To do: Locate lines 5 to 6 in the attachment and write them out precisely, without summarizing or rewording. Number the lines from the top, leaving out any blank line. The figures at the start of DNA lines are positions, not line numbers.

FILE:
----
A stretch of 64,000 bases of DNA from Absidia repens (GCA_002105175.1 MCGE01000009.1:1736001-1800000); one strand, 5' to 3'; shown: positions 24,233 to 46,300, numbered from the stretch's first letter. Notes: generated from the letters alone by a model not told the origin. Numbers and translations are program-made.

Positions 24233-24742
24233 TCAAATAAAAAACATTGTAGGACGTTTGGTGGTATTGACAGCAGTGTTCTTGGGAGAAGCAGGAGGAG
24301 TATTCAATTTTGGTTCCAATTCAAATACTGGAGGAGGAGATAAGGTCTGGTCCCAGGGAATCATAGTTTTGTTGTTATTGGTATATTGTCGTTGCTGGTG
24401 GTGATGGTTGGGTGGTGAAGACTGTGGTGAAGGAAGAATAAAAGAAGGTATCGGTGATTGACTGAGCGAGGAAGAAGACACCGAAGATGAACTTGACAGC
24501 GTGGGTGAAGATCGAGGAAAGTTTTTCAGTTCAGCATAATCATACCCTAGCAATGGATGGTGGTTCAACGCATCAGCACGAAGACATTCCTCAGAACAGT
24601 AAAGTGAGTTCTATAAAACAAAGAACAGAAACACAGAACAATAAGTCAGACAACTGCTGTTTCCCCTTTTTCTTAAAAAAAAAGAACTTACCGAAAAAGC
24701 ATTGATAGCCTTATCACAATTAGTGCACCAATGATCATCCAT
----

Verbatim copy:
24401 GTGATGGTTGGGTGGTGAAGACTGTGGTGAAGGAAGAATAAAAGAAGGTATCGGTGATTGACTGAGCGAGGAAGAAGACACCGAAGATGAACTTGACAGC
24501 GTGGGTGAAGATCGAGGAAAGTTTTTCAGTTCAGCATAATCATACCCTAGCAATGGATGGTGGTTCAACGCATCAGCACGAAGACATTCCTCAGAACAGT